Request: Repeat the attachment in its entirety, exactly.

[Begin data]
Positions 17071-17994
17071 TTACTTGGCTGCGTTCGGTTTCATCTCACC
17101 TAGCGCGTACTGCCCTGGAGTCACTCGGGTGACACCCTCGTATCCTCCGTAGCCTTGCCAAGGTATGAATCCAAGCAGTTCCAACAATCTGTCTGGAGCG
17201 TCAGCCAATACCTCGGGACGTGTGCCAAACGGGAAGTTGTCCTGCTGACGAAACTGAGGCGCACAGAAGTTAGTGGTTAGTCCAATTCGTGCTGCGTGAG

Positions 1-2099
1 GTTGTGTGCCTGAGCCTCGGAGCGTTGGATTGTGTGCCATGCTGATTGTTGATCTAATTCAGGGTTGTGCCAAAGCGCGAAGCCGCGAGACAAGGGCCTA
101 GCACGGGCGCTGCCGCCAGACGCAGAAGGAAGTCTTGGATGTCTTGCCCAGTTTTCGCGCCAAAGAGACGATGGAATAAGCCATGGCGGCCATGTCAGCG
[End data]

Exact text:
Positions 17071-17994
17071 TTACTTGGCTGCGTTCGGTTTCATCTCACC
17101 TAGCGCGTACTGCCCTGGAGTCACTCGGGTGACACCCTCGTATCCTCCGTAGCCTTGCCAAGGTATGAATCCAAGCAGTTCCAACAATCTGTCTGGAGCG
17201 TCAGCCAATACCTCGGGACGTGTGCCAAACGGGAAGTTGTCCTGCTGACGAAACTGAGGCGCACAGAAGTTAGTGGTTAGTCCAATTCGTGCTGCGTGAG

Positions 1-2099
1 GTTGTGTGCCTGAGCCTCGGAGCGTTGGATTGTGTGCCATGCTGATTGTTGATCTAATTCAGGGTTGTGCCAAAGCGCGAAGCCGCGAGACAAGGGCCTA
101 GCACGGGCGCTGCCGCCAGACGCAGAAGGAAGTCTTGGATGTCTTGCCCAGTTTTCGCGCCAAAGAGACGATGGAATAAGCCATGGCGGCCATGTCAGCG